Obey Formally Announces Retirement, Says He’s Bone Tired’
Declaring himself “bone tired,” House Appropriations Chairman David Obey (D-Wis.), the third-most-senior Member of the House, announced Wednesday he will not seek re-election in November.
The move came as a surprise to even senior Democrats outside top leadership and amounts to a severe morale knock to a party already facing grim midterm election losses.
Obey has served for more than four decades as the Representative of Wisconsin’s northwestern 7th district, and though he won most of his races by overwhelming margins, he was facing his toughest re-election fight in years. But he said he has already accomplished much of what he had hoped and could reasonably expect to get done — pointing to the $787 billion economic stimulus package he shepherded last year and the sweeping health care overhaul enacted earlier this year. “There’s a time to stay and a time to go, and this is my time to go,” Obey said at a midday news conference on Capitol Hill.
But Obey also highlighted nagging frustrations with the inability of the political system to make other fundamental changes, namely correcting growing income inequality and implementing public financing of campaigns. He called them the biggest disappointments of his career. The Wisconsin Democrat said he first eyed retirement from the House after the 2000 elections but became “so angered by the policies of the Bush administration, I decided to stay around as long as they did.”
This year brought the decision back into focus. Obey saw two longtime allies on the panel — Rep. John Murtha (D-Pa.) and former Rep. Charlie Wilson (D-Texas) — die, both only five years older than Obey. He said he was wary of facing another grueling round of redistricting. And he pointed to the frustrations of dealing with a national press corps that he said is “increasingly focused on trivia,” calling the decline of the industry “a national catastrophe.”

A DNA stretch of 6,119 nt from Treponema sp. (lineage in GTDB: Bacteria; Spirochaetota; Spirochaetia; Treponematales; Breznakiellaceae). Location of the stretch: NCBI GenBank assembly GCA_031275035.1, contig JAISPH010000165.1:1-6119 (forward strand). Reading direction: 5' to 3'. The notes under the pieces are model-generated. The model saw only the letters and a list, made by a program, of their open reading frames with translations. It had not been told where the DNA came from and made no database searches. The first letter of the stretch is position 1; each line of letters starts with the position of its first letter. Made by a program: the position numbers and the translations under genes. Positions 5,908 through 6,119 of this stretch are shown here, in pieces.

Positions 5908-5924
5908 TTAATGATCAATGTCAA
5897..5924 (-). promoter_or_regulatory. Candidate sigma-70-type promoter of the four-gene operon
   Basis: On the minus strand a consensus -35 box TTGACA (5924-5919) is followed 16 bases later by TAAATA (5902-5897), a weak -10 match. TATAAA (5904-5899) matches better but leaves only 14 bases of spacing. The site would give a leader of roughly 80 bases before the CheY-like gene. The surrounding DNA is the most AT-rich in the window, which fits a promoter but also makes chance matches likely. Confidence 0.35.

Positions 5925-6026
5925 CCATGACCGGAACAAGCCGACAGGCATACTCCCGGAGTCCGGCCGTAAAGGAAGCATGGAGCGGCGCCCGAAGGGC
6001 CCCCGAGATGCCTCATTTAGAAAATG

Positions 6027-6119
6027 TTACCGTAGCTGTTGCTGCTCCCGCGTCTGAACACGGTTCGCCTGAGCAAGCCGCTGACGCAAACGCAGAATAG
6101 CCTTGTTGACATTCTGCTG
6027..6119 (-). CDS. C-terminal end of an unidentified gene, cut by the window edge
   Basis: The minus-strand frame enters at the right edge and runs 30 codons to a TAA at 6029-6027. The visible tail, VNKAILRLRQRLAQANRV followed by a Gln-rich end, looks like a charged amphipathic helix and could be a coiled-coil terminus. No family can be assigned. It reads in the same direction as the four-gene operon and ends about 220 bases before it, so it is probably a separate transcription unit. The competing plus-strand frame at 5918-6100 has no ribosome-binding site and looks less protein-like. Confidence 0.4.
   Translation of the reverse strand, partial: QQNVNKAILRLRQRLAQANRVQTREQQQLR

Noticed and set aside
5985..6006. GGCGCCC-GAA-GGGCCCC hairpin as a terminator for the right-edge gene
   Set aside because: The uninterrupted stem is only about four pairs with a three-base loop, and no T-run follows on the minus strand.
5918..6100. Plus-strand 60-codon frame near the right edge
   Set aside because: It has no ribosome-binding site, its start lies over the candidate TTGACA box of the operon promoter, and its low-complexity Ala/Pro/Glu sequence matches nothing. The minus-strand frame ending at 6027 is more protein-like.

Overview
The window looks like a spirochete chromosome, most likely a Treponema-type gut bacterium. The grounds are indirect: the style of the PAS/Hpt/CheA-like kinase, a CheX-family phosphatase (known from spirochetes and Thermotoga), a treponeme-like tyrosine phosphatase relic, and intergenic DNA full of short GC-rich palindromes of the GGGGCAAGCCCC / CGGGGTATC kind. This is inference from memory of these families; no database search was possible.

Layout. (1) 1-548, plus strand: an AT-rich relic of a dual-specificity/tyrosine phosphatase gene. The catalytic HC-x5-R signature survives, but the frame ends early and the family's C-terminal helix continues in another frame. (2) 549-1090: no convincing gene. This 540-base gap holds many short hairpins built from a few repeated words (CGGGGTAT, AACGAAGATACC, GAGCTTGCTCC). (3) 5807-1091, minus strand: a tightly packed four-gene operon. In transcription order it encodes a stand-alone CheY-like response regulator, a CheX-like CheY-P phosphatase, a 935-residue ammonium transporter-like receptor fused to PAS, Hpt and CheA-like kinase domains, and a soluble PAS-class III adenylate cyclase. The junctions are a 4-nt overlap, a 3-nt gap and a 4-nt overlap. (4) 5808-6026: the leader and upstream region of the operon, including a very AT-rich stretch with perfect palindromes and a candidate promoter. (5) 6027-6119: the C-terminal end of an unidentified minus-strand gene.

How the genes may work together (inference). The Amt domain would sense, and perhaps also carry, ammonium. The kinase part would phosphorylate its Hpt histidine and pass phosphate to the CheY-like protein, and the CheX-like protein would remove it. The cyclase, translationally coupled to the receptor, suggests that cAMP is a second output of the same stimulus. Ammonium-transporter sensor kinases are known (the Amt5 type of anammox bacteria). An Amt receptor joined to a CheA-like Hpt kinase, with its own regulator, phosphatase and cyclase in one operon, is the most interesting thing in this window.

House Democratic leaders have been in talks with Obey for months about his future, according to one aide who said the lawmaker’s inclination to retire became increasingly clear in recent days. House Majority Whip James Clyburn (D-S.C.) said the move “was not entirely unexpected” but said he was still “highly disappointed.”
“It’s just another example of the frustrations that a lot of people have with the way things are being done here,” he said.
Rep. Charlie Rangel (D-N.Y.), ousted as Ways and Means chairman earlier this year, likewise struck a sympathetic note. “I don’t remember when the atmosphere of this Congress has been more polarized,” he said. But he said he didn’t expect Obey’s decision to inspire other Democratic retirements. “I don’t see in any way how that has an adverse effect on our ability to maintain the majority. Not at all,” he said.
Republicans’ preferred candidate, county prosecutor Sean Duffy, demonstrated early success in raising money.
But Democratic sources said they have a deep bench of potential candidates in the district.
They noted that Obey’s district includes numerous state legislators who could look at the race, including state Senate Majority Leader Russ Decker and state Sens. Pat Kreitlow and Julie Lassa. Among the other Democrats mentioned as possible candidates in the wake of Obey’s announcement are state Sen. Jim Holperin and state Reps. Ann Hraychuck, Amy Sue Vruwink and Donna Seidel, attorney Christine Bremer, local judge Greg Huber and Obey District Director Doug Hill.
The Wisconsin Democratic Party will hold a conference call at 3:30 p.m. Eastern time to discuss Obey’s retirement and the race to succeed him in the 7th district.
Obey represents a vast district that takes in Wausau and Stevens Point and is politically competitive. President Barack Obama took 56 percent of the vote in the 2008 election, when he was more popular than he is today. In 2004, the 7th backed Democratic nominee John Kerry by just 1 point.
Republicans immediately charged that Obey is running from a fight.
“There is no question that David Obey was facing the race of his life, and that is why it is understandable that the architect of President Obama’s failed stimulus plan has decided to call it quits,” National Republican Congressional Committee spokesman Ken Spain said. “It is ironic that a Congressman who became infamously known for his short temper and angry tirades on the House floor is going out with such a whimper.”
Rep. Jim Moran (D-Va.), a senior appropriator, called Obey “one of the most consequential figures to chair Appropriations, and he will be sorely missed.”
Moran said he expected Rep. Norm Dicks (D-Wash.) to succeed Obey as chairman and retain the gavel on the panel’s Subcommittee on Defense, which he just took over following Murtha’s death.
Steve T. Dennis contributed to this report.